UPDATE: President Trump has thrown the refugee swap into doubt, tweeting it was a "dumb deal!" even after the U.S. embassy in Canberra said it was definitely locked in.
EARLIER: Despite repeated assurances from Prime Minister Malcolm Turnbull, the Australia-U.S. refugee swap is reportedly still in doubt as President Trump is "still considering" the deal.
In farcical events on Wednesday, White House press secretary Sean Spicer seemed to confirm that the deal was still firmly on, before another White House source told the ABC the swap -- where Australia would take an as-yet-unconfirmed number of Central American refugees in exchange for the U.S. taking up to 1250 people on Nauru and Manus Island -- was not locked in.
"We've just had a call from a different person at the White House, not Sean Spicer but another spokesperson wanting to clarify... the President himself is still considering whether to actually go ahead with the deal, has not fully decided whether to do that," Daniel told ABC 24 on Wednesday.
The reports were shrugged off by PM Turnbull on Wednesday, but the ABC has now reported an official White House statement confirming that Trump was still looking at the deal.
"The President is still considering whether or not he will move forward with this deal at this time," the statement read, according to the ABC.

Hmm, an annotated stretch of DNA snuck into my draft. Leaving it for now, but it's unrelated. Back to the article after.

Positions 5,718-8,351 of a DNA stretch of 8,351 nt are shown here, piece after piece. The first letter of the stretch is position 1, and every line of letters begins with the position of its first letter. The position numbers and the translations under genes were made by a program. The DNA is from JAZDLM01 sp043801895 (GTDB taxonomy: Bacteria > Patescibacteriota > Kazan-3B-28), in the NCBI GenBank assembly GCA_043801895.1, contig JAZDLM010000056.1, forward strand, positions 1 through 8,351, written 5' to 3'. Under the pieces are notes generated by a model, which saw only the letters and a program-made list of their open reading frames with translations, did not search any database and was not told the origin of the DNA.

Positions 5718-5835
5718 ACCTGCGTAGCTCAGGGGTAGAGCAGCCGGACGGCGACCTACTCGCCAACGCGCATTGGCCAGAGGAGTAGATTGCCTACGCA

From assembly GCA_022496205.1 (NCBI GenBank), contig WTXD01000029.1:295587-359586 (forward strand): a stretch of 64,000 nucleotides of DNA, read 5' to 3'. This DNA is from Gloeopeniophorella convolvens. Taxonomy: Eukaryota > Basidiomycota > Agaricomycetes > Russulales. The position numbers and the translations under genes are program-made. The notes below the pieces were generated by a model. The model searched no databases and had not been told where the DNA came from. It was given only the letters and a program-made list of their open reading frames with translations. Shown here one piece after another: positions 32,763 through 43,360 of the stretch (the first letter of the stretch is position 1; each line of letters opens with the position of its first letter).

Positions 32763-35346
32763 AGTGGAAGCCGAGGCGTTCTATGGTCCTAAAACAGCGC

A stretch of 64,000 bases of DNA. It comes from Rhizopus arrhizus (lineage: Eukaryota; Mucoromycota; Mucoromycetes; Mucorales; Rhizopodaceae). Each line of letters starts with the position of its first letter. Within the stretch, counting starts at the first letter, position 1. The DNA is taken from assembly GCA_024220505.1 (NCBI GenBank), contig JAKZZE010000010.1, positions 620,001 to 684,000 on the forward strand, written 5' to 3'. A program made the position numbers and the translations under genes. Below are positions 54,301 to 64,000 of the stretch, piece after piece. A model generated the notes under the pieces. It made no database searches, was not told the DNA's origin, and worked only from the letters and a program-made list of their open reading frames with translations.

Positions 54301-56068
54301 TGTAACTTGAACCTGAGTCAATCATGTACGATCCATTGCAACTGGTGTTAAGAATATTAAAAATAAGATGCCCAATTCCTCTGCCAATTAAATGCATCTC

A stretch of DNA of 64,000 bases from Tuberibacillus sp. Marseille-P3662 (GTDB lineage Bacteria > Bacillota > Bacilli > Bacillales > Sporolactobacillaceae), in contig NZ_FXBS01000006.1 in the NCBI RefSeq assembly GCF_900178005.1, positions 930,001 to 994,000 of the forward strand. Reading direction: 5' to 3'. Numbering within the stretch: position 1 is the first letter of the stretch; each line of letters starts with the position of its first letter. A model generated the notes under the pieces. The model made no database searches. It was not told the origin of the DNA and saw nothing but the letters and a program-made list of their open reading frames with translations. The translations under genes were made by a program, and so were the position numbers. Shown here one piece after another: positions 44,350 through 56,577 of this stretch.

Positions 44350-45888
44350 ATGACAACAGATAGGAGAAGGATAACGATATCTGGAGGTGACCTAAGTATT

Journalist Zoe Daniel also reported she had received a second statement, from the U.S. State Department, saying the deal was already locked in.
Turnbull shrugged off the claims on 7.30 on Wednesday night, taking aim at the "standards of journalism" around reporting on the swap, saying information from this second White House source was "anonymous and no-one has seen them".
"Well it is certainly agreed to yes. It is agreed to by the President as I said in the piece you had earlier, in our discussion on the weekend and it was confirmed by his spokesman in the White House earlier today," Turnbull said.
"We have to raise the standards of journalism a little bit here. We have a conversation between the Prime Minister and the President In which the President gives an assurance. We have a confirmation of that assurance given by the Prime Minister's spokesman in the White House briefing room. That's what I am basing my remarks on, and I think that's more reliable than some of the reports we've seen in the press."
We've contacted the Prime Minister's office and Immigration Minister Peter Dutton for comment.
More to come.